Isaac Watts is a hero of mine. Not only was he a great hymn-writer, but a model pastor and one of the sharpest theological thinkers of his day. One particular area of his thinking seems especially relevant for today, not least for our singing. It concerns the place of our feelings (or 'affections') in the Christian life.
I was struck by this some time ago whilst reading Graham Beynon's excellent book Isaac Watts, His Life and Thought. Beynon observes how, in Watt's day, being rational and intellectual was king. Christians placed strong emphasis upon knowledge over-and-above feelings in matters of faith. Expressing any feelings and experiences of God put you in danger of being labelled an 'enthusiast' (not a nice term back then: you did not want to be one of them). Watts sought to (in his own words) "vindicate the passionate believer" by showing our need to both think deeply and feel deeply about the truth of the gospel.
Watts saw that true Christian living comes as our minds engage our hearts, which motivate our wills. (For example: I reason in my mind that Jesus died in my place. This engages my heart to experience God's love for me, and feel love for Him. This motivates me to live for Him and say 'no' to sin.) Neglecting the heart here ‐ and making faith purely a matter of having right doctrine ‐ drains all power from living the Christian life. We can end up hypocritically giving intellectual assent to the truth but finding emotional fulfilment elsewhere. This is not God's good design. Downplaying the heart impedes faithful Christian living.
Are we in danger of making a similar mistake today?
Is it possible that, in our zeal for the truth, we neglect the place of the heart in Christian discipleship?
The great hymn-writer's thinking most obviously applies to our singing. As we sing in our church gatherings, are we looking to have our affections moved in line with the truth of God's word? Or has singing become mostly about reciting truth? As musicians and music leaders, are we aiming to help people think deeply and feel deeply about the gospel, or are we afraid of being called 'manipulative'. (The labels have changed, but the sentiment remains.)
How might we listen to Watts' "balancing voice", holding together reason and affection when it comes to our singing? Consider what we sing. Does your current canon of songs and hymns help (and teach) your church to express all the diverse emotions of the Psalms: the heights of joy and depths of sorrow; the brutal honesty and resolute trust? Much as Watts himself did with lines like:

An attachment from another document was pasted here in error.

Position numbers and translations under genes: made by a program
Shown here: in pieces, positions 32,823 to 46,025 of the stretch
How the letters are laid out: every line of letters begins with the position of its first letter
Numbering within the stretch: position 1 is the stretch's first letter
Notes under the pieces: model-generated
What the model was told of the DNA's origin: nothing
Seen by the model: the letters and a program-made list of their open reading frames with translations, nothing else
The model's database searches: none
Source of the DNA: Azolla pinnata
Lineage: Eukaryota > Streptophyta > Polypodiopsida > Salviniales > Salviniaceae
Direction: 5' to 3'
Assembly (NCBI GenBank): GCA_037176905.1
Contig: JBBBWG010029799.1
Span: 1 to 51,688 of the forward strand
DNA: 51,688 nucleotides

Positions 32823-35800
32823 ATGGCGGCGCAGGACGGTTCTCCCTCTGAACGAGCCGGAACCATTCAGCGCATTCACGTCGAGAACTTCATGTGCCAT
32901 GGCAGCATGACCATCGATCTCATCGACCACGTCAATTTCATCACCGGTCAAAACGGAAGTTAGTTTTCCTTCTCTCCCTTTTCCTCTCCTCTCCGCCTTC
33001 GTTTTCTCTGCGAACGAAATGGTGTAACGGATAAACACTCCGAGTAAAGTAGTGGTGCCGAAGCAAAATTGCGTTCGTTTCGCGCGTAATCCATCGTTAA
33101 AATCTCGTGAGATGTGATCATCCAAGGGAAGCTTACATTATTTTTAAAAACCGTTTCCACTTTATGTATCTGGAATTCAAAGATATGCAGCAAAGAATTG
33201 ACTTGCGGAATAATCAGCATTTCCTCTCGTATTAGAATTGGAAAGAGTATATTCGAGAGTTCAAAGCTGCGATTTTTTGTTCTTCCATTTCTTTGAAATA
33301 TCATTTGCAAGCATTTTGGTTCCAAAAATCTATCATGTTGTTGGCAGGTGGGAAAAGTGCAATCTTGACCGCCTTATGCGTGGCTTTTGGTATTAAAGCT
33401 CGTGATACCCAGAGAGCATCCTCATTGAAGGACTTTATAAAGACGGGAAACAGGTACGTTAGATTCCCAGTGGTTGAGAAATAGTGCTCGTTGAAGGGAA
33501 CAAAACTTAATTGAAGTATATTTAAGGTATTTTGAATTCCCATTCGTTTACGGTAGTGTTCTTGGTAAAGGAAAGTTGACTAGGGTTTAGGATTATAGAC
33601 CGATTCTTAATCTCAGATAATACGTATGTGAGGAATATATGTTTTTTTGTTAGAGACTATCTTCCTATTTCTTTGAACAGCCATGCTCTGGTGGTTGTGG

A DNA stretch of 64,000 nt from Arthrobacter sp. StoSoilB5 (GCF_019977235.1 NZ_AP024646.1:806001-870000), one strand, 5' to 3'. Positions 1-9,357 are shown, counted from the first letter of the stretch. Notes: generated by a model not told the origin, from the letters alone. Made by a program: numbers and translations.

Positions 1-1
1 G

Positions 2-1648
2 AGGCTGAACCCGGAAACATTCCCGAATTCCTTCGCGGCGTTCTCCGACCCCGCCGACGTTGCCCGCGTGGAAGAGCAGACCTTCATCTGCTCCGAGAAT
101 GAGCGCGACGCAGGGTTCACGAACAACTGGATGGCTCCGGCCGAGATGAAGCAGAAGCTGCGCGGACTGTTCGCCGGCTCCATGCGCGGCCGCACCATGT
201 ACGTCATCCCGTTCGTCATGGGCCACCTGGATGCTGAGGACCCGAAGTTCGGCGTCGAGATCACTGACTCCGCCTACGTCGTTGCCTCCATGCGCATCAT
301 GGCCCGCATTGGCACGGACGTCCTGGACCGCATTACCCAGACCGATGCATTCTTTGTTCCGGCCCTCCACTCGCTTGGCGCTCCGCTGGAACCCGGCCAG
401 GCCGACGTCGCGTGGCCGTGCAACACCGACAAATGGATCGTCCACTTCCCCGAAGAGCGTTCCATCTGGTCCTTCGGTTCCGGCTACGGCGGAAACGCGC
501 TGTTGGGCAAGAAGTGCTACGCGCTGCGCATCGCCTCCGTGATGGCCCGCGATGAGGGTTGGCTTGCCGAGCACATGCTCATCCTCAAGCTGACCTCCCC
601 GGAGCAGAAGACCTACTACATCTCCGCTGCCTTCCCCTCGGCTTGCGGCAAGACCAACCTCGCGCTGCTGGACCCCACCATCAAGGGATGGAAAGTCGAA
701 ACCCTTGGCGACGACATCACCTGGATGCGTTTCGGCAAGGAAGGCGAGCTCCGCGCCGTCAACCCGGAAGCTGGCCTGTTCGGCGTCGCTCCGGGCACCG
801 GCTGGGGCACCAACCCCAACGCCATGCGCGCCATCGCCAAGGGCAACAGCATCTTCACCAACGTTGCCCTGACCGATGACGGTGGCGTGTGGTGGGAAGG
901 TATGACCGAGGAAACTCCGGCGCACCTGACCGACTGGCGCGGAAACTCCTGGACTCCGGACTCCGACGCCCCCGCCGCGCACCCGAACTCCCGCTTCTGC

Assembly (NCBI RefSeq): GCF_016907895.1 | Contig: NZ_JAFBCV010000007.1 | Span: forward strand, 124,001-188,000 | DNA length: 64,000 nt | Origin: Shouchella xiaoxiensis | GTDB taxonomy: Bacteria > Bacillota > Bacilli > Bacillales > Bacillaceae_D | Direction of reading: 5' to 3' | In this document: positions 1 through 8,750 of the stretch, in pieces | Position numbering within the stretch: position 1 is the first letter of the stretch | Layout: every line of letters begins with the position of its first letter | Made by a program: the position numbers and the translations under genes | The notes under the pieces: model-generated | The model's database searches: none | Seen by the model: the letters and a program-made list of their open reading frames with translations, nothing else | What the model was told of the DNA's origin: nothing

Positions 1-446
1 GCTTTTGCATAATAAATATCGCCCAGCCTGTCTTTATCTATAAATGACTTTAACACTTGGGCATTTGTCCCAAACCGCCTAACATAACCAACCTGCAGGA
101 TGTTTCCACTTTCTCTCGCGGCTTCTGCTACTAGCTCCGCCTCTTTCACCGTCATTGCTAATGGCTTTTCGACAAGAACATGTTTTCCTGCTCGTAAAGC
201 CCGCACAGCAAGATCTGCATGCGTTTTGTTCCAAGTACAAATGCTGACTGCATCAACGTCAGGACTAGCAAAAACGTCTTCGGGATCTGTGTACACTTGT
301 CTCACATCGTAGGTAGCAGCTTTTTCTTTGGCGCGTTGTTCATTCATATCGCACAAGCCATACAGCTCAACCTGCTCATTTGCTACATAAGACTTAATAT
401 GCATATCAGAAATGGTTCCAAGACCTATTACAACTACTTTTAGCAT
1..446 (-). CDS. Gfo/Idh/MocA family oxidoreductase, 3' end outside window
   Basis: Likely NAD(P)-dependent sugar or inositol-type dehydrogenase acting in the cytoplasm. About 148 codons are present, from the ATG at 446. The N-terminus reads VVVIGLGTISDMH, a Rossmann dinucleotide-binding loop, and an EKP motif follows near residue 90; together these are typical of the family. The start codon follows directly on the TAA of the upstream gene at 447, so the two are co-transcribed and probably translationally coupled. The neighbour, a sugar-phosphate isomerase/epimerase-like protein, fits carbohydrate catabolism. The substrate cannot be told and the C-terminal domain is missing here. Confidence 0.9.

"Such wond'rous love awakes the lip
Of saints that were almost asleep,
To speak the praises of thy name,
And makes our cold affections flame."
Or consider how we sing. It must always be God's word that we sing, but are we also wisely stewarding music's ability to move our emotions in accordance with that truth, so that the word might "dwell in us richly" (Col. 3:16)? Is our music helping us feel inexpressible joy at forgiveness, deep sorrow for sin, and resolve to reach the lost when we sing God's truth about those things?
Watts saw that some had taken this too far the other way and made relating to God all about their feelings. Some still do. He was always crystal clear that it's as we focus our minds on the truth of the gospel that our affections grow. Affection should be informed by reason: our hearts led by our heads. We mustn't try and manufacture an emotional response apart from the truth of God's word (now that is manipulation!) And yet we're commanded to "love the Lord your God with all your heart, soul, mind and strength" (Mark 12:30), including our emotions.
True, deep engagement with God's truth "should result in feeling something as well as knowing something", Beynon summarises. Or as another friend says: we must be moved by the truth, but we must be moved by the truth!
With our own unique temperaments and emotional 'spectrums', engaged emotions will present differently in all of us. The goal is not a specific outward expression in a meeting, but a heart that delights in truth, which empowers the Christian life. Let Watts encourage you ‐ in your own life, in your church, and particularly as you sing ‐ not to fear engaging the heart, but to hold head and heart together.
Finally, if you feel the need for more songs that engage the heart and speak clearly of Christ, you're in good company. A young Isaac Watts said as much to his father, and his response is a warm invitation to budding songwriters: 'see if you can do better'. Who knows what good God might do.
This article was originally published in Evangelicals Now in November 2019.